To compare and contrast the levels of impairment, disability, and community participation of individuals with traumatic brain injury (TBI) with or without late posttraumatic seizures (LPTS).
Prospective survey study.
Two groups of 91 individuals with TBI, with and without LPTS, were enrolled in the TBI Model Systems National Database between 1989 and 2002 and interviewed at years 1, 2, and 5 postinjury.
Demographic, injury severity, productivity, and psychosocial outcomes.
The majority of the demographic and productivity outcomes up to 5 years postinjury were similar between individuals in the LPTS and non-LPTS groups. Both the LPTS and non-LPTS groups showed an increasing percentage of individuals who began to live alone after the first year postinjury and a decreasing percentage of individuals who were living with family members at 5 years postinjury compared with the first year post-TBI. A higher percentage of individuals in the LPTS group reported using more dependent forms of transportation such as riding with others or using public transportation. Individuals in the LPTS group had higher Disability Rating Scale scores at all time points, denoting greater functional disability, than individuals in the non-LPTS group, despite the 2 groups having similar Disability Rating Scale scores at discharge from rehabilitation. Satisfaction With Life Scale scores showed no changes over time but were significantly different between both groups at all time points, with individuals in the LPTS group reporting lower Satisfaction With Life Scale score than individuals in the non-LPTS group.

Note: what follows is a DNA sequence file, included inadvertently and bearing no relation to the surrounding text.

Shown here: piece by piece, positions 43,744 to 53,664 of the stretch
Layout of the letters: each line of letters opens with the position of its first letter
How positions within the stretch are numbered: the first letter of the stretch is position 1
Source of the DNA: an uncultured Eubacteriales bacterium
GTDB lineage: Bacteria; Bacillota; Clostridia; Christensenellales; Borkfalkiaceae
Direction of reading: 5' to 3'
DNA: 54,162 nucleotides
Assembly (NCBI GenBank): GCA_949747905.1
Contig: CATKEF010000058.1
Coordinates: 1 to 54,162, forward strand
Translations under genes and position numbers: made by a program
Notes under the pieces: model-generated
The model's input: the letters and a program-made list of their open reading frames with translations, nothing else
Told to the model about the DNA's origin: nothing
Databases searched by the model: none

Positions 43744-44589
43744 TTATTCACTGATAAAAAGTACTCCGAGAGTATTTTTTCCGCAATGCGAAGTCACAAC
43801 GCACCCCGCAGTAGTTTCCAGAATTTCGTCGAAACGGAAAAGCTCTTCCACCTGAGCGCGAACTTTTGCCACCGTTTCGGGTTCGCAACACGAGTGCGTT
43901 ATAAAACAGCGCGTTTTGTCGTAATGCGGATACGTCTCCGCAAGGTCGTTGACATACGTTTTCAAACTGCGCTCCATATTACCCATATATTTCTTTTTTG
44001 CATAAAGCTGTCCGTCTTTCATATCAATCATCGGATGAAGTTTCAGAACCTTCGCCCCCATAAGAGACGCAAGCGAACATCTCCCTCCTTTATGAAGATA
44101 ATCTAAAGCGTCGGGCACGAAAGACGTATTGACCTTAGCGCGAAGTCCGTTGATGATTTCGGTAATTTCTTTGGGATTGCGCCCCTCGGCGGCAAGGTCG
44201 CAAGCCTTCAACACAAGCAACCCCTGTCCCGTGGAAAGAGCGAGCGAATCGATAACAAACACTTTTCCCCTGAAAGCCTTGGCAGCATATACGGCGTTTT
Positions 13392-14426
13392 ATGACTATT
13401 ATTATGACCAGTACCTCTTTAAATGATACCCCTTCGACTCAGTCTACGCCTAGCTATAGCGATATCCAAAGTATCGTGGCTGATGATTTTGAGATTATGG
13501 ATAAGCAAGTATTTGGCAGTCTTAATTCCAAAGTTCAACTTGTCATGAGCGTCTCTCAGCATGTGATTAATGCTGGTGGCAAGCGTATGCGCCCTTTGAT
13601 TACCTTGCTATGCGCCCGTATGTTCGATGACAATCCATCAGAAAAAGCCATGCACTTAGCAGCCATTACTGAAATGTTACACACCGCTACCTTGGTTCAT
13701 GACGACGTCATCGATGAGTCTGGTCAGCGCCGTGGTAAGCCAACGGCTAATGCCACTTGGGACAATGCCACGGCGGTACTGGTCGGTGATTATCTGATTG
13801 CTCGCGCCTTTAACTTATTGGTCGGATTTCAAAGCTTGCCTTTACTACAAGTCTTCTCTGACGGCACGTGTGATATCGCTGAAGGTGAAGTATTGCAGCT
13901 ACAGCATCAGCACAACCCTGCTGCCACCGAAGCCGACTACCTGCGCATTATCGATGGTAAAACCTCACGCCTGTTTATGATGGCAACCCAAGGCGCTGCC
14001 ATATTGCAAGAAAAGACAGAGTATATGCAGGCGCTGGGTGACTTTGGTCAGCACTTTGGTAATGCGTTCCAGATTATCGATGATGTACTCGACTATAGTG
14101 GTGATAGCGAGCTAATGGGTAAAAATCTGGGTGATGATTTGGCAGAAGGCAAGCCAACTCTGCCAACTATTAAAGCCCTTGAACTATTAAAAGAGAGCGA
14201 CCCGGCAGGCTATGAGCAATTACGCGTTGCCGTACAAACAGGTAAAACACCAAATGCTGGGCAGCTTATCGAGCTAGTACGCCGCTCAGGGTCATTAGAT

It does appear that the development of LPTS following a TBI is associated with poorer functional and psychosocial outcomes in the first 5 years after injury. It remains to be determined whether there are other factors that also may account for these differences and that may be amenable to intervention.
Rusk Institute for Rehabilitation Medicine, NYU Langone School of Medicine, New York (Dr Bushnik); and Santa Clara Valley Medical Center, Rehabilitation Research Center, San Jose, California (Drs Englander and Kolakowsky-Hayner and Mr Wright).
Corresponding Author: Tamara Bushnik, PhD, Rusk Institute for Rehabilitation Medicine, NYU Langone School of Medicine, 240 East 38th St, 17th Floor, New York, NY 10016 (email@example.com).
This study was funded by grants (H133A070038) from the National Institute on Disability and Rehabilitation Research.
The authors declare no conflicts of interest.